I hope BALPA are taking note of some of the excellent posts being made here. 'Spin' it back to them chaps!
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Old 12th Mar 2003, 09:25
  #53 (permalink)  
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Why do the rules have to be changed to accommodate unforeseen long duties? Isn't that the definition of a "mercy flight". Changing the rules is merely acknowledging that the situation is not unforeseen, and therefore a penny-pinching exercise.
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Old 12th Mar 2003, 16:40
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BOAC - Thankyou so much for your considered reply - I guess your
'handle' says it all.

Alan Hill - Hear hear - what small minded people there are out there !
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Old 12th Mar 2003, 18:57
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In my (relatively few) years in civvie street / aviation, I have been quite impressed with how accurate the FTLs are i.e. whenever I get near their limits, I am getting near mine!

Pre-planning on "disregarding" FTLs, however noble the cause, has a danger - these limits are NOT union inspired, quality of life limits. They are borne of scientific study, and dead bodies, and are there solely to preserve safety levels. Anyone who states now they are willing to fly well in excess of current FTLs is endangering the pax you would be flying.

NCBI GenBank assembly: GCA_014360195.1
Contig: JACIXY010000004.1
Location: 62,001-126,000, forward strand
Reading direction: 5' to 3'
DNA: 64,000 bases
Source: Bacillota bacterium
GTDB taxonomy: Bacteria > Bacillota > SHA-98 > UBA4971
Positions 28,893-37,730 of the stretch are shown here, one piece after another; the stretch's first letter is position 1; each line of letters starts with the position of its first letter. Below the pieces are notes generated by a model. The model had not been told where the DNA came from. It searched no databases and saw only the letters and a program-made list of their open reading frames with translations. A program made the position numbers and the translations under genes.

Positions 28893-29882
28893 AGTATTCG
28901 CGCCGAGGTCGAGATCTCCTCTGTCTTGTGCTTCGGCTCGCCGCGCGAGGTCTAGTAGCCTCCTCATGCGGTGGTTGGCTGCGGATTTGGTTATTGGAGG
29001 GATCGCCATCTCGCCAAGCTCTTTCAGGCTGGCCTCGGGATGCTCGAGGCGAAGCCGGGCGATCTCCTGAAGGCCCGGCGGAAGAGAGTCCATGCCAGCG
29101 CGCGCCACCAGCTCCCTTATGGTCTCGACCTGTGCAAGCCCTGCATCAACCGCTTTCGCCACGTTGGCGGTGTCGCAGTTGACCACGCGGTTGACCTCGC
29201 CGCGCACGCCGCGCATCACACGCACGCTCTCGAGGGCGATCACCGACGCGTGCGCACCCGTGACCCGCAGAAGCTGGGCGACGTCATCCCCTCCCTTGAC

There are ways around this - suitable heavy crewing levels, pre-positioning crews etc. On the day, circumstances may well lead to discretion, and given the medical nature of the flights, even the cop out in our scheme (and presumably therefore CAP371) for discretion to go beyond 3 hours ("...emergency... judgement of commander ... presents serious risk to health / safety of crew / PAX / others"). Sums up the situation well...

Pre-planned significant extension to current FTLs is NOT the way to go - IMHO!

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Old 12th Mar 2003, 19:21
  #56 (permalink)  
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Nigel on draft

You have hit the nail on the head , All the regulations are in place to extend the duty day if it is a life and death situation.

The changing of the rules is not about saving lives it is about saving money and the trade off is the safety of the very casualtys that that the goverment claim they are trying to help.
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Old 12th Mar 2003, 20:10
  #57 (permalink)